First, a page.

The latest ECB climate stress test shows that banks could face a wave of insolvencies on their mortgage lending as energy-inefficient homes make their clients vulnerable to higher energy prices. Banks’ unpreparedness to collect data on the energy efficiency of their real estate exposures exacerbates this risk even more. This is a wake-up call for the EU and governments to urgently strengthen supervision and oblige banks to unlock finance for the renovation wave.
The European Central Bank (ECB) finally announced a clear shift away from its sacrosanct “market neutrality” principle, as it will introduce green criteria in its rules for corporate bond purchases and refinancing operations. While this is a significant improvement, the introduction of these measures remains slow and applies to only 5.87% of the ECB’s balance sheet.
A new study traces how climate change became a topic in Europe’s monetary policy. Utilising a novel and extensive dataset, it shows how the European Parliament, early on, called for a greener monetary policy and eventually allied with members of the ECB to forge a consensus on monetary policy and climate change. The study was financially supported by Positive Money Europe and authored by Dr. Elsa Massoc, a postdoctoral researcher at the Center for the Advanced Studies of Law and Finance.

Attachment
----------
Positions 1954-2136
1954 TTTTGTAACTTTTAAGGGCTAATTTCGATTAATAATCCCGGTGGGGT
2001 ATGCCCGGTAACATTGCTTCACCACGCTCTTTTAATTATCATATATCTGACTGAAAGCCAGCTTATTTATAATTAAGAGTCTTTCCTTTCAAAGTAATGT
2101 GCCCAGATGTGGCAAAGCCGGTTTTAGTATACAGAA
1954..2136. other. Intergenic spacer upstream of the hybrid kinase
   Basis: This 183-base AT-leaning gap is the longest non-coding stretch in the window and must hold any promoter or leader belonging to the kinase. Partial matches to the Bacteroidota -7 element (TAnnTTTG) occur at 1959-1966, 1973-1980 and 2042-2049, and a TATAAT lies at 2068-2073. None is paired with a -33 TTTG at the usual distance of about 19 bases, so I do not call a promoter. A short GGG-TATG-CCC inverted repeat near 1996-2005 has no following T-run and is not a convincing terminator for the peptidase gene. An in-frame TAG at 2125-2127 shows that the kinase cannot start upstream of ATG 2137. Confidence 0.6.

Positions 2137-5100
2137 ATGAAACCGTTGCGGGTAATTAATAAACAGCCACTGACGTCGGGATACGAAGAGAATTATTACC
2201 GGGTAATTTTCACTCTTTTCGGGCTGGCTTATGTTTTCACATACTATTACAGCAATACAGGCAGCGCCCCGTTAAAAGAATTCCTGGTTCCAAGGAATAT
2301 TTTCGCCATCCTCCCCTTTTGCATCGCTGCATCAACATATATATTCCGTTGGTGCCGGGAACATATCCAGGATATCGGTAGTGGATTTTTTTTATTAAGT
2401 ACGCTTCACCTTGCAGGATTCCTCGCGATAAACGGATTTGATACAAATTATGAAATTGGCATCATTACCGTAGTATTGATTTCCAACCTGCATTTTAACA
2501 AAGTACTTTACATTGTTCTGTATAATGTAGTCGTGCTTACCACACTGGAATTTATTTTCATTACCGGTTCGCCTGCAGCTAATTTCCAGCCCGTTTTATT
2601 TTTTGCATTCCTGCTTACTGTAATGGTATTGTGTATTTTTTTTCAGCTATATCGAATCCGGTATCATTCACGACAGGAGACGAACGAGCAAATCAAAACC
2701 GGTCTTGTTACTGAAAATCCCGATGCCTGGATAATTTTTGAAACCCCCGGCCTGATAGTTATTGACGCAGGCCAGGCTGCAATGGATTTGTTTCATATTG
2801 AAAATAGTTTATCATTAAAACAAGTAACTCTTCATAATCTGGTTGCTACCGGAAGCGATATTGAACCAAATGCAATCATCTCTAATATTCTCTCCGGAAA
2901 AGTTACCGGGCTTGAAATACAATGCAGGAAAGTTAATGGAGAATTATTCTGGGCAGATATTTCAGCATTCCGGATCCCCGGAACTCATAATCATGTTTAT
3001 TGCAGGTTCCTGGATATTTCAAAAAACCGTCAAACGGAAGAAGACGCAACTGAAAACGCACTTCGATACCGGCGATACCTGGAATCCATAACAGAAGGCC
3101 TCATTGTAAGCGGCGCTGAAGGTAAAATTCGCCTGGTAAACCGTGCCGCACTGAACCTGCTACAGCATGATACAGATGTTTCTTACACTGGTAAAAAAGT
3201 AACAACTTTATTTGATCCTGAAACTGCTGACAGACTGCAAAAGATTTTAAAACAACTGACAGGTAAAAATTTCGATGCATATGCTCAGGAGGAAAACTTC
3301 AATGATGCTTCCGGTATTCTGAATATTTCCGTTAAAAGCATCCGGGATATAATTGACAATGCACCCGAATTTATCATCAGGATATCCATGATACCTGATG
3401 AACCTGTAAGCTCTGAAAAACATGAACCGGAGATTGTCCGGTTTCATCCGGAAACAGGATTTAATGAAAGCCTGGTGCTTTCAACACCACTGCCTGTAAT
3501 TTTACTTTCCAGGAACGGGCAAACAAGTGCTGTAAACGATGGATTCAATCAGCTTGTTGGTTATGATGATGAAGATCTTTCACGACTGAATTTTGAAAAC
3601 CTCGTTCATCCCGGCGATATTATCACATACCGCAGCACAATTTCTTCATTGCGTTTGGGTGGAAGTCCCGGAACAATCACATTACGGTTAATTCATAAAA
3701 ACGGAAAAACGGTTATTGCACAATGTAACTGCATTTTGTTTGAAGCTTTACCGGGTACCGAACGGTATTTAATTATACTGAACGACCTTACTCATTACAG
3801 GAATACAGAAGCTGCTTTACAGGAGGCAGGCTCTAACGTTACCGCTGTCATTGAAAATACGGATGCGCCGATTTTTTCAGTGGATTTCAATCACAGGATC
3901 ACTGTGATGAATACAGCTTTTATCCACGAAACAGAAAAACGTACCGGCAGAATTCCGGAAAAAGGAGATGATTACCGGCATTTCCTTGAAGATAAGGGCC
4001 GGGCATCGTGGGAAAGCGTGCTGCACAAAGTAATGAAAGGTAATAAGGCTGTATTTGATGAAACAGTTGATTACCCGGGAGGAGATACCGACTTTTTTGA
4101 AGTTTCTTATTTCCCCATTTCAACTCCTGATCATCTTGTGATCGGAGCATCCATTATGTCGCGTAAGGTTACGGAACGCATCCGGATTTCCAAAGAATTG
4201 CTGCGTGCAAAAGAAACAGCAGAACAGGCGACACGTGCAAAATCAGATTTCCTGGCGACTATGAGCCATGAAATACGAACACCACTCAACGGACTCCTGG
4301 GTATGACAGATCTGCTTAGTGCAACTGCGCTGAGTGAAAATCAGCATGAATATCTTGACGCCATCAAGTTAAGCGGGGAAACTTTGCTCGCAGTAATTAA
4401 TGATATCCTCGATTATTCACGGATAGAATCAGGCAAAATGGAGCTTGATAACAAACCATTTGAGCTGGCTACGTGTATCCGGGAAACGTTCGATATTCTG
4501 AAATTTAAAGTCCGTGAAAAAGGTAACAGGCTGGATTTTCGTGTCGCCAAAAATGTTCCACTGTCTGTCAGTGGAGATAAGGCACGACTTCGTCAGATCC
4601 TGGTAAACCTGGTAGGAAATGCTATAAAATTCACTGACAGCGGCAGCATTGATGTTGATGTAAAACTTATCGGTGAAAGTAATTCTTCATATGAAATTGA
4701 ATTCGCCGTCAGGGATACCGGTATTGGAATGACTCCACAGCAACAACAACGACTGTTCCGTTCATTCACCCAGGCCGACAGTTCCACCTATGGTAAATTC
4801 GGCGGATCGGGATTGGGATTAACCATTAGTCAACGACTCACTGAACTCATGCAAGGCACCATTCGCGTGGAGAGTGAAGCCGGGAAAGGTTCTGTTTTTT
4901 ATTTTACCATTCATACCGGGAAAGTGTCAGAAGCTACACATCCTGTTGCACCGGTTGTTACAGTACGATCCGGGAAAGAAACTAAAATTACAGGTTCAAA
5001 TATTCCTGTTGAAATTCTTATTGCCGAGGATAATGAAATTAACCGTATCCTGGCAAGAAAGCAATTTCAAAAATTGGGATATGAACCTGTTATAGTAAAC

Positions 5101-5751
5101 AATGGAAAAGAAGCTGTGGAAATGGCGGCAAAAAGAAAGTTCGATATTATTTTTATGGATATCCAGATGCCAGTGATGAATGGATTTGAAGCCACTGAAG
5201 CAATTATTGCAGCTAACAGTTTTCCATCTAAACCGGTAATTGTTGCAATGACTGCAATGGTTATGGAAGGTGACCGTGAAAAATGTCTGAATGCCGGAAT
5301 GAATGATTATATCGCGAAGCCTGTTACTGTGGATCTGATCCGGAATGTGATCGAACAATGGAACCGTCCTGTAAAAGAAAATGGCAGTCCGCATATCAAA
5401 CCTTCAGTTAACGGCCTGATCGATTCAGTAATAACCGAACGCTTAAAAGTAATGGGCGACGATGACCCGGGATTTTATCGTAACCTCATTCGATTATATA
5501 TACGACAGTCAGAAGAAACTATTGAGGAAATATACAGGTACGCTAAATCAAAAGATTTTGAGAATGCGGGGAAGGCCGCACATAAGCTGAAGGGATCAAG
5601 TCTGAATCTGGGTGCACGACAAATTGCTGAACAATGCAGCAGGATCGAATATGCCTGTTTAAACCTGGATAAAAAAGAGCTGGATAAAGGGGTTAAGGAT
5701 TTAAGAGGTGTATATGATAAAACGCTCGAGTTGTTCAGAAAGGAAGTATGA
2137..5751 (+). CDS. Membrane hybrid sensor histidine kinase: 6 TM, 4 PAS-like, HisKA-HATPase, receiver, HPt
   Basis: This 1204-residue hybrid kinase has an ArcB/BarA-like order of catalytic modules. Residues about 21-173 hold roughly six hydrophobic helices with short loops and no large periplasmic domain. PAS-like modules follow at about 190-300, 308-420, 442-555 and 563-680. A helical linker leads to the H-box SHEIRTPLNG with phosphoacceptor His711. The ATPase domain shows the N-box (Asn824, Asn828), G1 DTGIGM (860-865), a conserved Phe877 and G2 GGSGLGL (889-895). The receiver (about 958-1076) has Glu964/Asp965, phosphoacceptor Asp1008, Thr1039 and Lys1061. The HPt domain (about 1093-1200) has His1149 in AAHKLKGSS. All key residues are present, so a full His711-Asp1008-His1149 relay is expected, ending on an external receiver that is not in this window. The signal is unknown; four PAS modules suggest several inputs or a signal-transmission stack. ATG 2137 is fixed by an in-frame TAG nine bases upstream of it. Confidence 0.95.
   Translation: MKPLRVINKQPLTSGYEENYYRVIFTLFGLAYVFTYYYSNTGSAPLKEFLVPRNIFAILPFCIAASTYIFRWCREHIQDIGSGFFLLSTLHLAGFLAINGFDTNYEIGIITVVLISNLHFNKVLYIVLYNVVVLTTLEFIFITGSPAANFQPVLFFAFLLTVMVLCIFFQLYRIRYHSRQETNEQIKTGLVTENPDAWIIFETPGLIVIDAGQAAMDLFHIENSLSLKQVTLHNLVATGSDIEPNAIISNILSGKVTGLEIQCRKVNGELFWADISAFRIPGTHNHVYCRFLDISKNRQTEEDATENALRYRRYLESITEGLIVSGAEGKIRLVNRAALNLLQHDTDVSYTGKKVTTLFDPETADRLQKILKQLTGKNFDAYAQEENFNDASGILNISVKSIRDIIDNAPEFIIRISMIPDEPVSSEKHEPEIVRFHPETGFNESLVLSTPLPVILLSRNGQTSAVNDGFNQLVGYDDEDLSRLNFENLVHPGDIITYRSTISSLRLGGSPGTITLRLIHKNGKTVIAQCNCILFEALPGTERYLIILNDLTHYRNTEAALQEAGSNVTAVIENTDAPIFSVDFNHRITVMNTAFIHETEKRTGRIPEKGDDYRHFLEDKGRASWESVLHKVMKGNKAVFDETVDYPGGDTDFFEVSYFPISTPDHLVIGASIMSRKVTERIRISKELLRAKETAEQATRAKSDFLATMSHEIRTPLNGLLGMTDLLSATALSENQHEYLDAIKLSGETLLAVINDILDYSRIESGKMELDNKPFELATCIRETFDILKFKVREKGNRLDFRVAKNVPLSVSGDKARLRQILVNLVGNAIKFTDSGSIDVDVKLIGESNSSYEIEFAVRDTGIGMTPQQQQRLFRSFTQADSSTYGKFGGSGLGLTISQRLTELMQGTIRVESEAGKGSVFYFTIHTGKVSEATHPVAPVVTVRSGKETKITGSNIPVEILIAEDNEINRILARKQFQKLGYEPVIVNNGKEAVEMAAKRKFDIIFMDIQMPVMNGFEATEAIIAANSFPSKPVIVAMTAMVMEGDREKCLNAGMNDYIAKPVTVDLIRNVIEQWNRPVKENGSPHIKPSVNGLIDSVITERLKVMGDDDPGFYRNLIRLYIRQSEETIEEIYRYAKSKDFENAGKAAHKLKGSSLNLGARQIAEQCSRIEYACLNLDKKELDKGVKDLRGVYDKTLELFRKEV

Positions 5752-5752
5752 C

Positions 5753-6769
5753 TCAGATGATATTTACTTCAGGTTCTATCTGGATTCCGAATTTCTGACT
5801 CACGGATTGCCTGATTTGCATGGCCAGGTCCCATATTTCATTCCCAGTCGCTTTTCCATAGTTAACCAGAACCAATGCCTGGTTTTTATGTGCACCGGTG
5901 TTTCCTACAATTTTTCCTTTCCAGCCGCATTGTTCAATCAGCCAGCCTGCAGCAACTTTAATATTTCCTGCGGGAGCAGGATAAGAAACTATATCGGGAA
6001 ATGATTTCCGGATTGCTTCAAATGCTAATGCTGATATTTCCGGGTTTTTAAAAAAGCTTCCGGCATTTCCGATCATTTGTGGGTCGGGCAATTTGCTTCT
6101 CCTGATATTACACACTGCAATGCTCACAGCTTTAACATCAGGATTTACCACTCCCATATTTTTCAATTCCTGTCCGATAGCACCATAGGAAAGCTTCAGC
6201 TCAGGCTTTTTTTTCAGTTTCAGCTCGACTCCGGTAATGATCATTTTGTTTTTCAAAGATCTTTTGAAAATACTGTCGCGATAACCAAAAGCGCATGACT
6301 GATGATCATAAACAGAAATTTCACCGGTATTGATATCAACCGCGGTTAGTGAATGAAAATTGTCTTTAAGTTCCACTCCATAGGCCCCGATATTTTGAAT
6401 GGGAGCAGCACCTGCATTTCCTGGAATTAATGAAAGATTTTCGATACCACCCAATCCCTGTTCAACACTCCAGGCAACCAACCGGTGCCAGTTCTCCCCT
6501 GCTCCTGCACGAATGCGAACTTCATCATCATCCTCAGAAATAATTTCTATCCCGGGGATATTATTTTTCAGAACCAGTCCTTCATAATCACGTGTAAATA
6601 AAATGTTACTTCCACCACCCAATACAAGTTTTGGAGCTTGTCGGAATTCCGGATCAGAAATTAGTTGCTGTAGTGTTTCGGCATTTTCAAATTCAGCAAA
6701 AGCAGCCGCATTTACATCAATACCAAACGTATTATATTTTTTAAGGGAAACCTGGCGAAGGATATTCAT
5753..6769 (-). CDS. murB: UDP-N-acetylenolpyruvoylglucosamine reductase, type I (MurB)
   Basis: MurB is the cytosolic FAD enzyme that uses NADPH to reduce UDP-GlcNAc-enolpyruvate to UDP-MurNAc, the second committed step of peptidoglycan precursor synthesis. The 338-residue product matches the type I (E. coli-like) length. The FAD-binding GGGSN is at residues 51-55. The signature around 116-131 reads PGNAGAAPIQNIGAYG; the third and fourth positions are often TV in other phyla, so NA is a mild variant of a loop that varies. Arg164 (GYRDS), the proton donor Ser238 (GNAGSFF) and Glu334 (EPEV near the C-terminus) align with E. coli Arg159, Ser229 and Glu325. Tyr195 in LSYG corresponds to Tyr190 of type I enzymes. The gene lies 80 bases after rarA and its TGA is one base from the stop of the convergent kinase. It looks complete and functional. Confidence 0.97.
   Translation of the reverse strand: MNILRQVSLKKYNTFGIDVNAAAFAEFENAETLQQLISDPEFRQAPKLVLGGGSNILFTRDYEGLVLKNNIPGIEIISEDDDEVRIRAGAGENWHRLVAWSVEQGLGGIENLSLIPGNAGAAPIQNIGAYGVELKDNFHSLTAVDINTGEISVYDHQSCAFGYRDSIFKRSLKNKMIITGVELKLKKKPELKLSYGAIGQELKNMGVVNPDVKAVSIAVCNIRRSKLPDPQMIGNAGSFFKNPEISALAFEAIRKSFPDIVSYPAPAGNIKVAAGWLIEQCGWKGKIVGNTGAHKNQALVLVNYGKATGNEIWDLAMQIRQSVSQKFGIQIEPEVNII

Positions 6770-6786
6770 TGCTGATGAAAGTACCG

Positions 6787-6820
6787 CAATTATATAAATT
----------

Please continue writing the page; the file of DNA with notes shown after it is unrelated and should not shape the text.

Despite its decision to start raising interest rates, the European Central Bank President Christine Lagarde signaled an interest in introducing a “green TLTRO” system – a reference to Positive Money Europe’s proposal which is now making a comeback in the debate.
ECB watchers join Positive Money Europe’s push for a green lending program.
A recording of Positive Money Europe’s latest webinar is now available. What role can the banking sector play in the Renovation Wave? How can the European Central Bank unlock affordable green loans and green mortgages? Our experts answered these questions.